Why You Can't Stop Waking Up in the Middle of the Night

It's time to get your much needed snooze.

September 6, 2017
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If you're constantly waking up in the middle of the night, it's safe to say, you're not getting your much need seven to eight hours. Fortunately, Helix's co-founder and sleep expert, Adam Tishman is here to help you get the snooze you deserve. It's time to find out why you're constantly waking up in the middle of the night and correct your sleep mistakes.

More: 4 Sleep Supplements That Actually Work

Say goodbye to restless nights and hello to deep and rejuvenating sleep.

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You have undiagnosed sleep apnea

"Sleep apnea is a treatable condition in which breathing actually stops and starts throughout the night causing you to wake up, disrupting your sleep repeatedly," says Tishman. "The cause can be all kinds of things from enlarged tonsils or obesity, but in most cases, you won't realize you even have it until a bed partner notices your breathing periodically pauses throughout the night."

More: 7 Steps to Restful, Rejuvenating Sleep

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Indigestion

"We’ve all been there," Tishman says. "Indigestion can wake you up in the middle of the night, especially if you ate a large meal close to bedtime or had a big glass of red wine. Try to stop eating, or opt for something lighter, a few hours before falling asleep to avoid this. And forget the midnight snacks, too."

More: 6 Slimming Sleep Secrets

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Stress

"Stress can disrupt all aspects of your life, especially sleep," says Tishman. "Falling asleep, whether it be when you first lie down, or in the middle of the night, becomes a serious challenge when your brain refuses to turn off. If you notice you're stressed out, try finding something to do before bed that calms and relaxes you to put you in the right state of mind."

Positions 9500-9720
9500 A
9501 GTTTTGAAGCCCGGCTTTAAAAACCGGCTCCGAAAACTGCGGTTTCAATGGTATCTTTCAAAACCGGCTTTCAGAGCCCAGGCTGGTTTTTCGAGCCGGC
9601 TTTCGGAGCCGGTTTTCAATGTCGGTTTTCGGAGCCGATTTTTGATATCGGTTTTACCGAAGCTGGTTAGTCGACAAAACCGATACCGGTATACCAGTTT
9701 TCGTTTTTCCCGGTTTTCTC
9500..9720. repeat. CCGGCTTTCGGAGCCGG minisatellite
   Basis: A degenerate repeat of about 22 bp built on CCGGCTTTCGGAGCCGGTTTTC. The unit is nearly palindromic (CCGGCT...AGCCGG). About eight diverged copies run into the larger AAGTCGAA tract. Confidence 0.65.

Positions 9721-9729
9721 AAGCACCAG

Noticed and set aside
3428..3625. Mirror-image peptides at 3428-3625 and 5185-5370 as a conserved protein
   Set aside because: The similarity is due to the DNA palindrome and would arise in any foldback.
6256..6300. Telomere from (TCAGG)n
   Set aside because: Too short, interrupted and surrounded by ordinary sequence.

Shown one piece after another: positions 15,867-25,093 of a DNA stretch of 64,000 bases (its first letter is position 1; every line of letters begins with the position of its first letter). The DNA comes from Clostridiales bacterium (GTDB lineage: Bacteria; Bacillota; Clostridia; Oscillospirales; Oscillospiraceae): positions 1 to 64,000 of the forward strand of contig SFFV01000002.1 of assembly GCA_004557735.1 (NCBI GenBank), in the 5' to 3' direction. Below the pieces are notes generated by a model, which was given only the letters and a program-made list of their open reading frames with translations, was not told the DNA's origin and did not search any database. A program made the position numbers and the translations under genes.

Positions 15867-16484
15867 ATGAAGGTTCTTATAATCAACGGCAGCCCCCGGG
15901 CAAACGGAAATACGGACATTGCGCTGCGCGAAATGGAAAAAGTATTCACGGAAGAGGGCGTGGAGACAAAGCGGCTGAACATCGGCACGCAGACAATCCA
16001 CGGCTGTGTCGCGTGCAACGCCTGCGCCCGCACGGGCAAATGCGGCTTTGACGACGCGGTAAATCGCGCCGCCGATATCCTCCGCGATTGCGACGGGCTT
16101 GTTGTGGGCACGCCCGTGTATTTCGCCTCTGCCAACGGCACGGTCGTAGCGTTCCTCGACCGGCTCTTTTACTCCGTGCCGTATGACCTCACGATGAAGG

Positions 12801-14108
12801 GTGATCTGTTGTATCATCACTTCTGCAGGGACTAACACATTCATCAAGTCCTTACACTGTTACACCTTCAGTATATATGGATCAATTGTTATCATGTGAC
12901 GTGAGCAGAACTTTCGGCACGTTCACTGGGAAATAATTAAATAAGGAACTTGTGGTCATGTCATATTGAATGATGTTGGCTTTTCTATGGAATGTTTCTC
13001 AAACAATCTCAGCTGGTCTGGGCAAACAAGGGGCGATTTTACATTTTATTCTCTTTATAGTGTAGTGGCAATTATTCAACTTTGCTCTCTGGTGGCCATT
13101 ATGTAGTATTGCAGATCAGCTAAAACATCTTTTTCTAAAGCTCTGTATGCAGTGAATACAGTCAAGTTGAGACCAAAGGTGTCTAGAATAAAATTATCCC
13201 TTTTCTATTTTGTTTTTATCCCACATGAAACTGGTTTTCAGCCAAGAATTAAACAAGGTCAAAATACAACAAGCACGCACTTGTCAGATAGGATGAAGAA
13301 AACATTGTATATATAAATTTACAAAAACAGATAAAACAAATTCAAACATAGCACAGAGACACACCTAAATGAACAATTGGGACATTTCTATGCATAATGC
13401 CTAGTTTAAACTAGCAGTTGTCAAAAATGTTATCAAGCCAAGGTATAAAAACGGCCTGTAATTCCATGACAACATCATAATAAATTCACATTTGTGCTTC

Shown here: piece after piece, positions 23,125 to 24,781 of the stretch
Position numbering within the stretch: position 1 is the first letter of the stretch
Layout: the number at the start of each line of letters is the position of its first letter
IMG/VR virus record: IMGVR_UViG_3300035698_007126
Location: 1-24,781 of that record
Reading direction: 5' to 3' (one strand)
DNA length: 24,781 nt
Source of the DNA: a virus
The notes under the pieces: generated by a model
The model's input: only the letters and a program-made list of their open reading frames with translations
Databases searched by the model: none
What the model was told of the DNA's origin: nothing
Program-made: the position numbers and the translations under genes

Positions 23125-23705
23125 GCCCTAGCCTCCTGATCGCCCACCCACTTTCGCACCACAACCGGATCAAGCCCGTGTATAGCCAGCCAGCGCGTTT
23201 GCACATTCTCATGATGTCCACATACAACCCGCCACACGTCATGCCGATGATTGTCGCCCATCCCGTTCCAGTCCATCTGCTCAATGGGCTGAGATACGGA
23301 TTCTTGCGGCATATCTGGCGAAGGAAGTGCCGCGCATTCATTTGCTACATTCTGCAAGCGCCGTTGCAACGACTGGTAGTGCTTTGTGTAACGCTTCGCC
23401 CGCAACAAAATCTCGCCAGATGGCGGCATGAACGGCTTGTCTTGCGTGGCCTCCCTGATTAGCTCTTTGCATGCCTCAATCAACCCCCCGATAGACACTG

More: 6 Things You Should Never Do Before Bed

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Light

"Some people have the gift of being able to fall asleep with the lights on," he says. "Some, slightly unluckier, don’t. Figure out which camp you fall into first, then make sure your room is adjusted accordingly. Light shining through your curtain or that glow from your alarm clock can wake you up if you’re sensitive."

More: 50 Tricks to Sleep Better Tonight

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Noise

"Noises from both outside and inside your bedroom can be the culprit here, especially if they’re sounds that you’re not used to," says Tishman. "If you live in the city your tolerance for shouting, sirens, and pigeons cooing on your windowsill is higher. All these sounds might disturb you if you lived in a quieter area. If you find you’re waking up to unexpected sounds, try using a white noise machine or ear plugs."

More: 5 Natural Sleep Aids

 
 
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Temperature

"Your temperature actually drops while you sleep as your whole body cools down and goes into recovery mode," he says. "Sleeping in a room that's too hot or under a blanket that's too warm makes your body work harder, which can wake you up and prevent you from getting that much needed deep sleep. Having AC when it’s hot, or a cooler mattress can really make a difference here."

More: How ‘Vitamin G’ Secretly Impacts Your Sleep

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The person sleeping next to you

"You love each other," says Tishman. "You share a bed. Doesn’t mean you share sleeping habits. Your partner rolling around flailing from a nightmare or getting up three times to use the bathroom can be major triggers for middle of the night wake-ups. Their sleep troubles become your sleep troubles. Try finding a mattress that suits you both so you start the night off comfortable."

More: How to Stop a Snorer From Snoring

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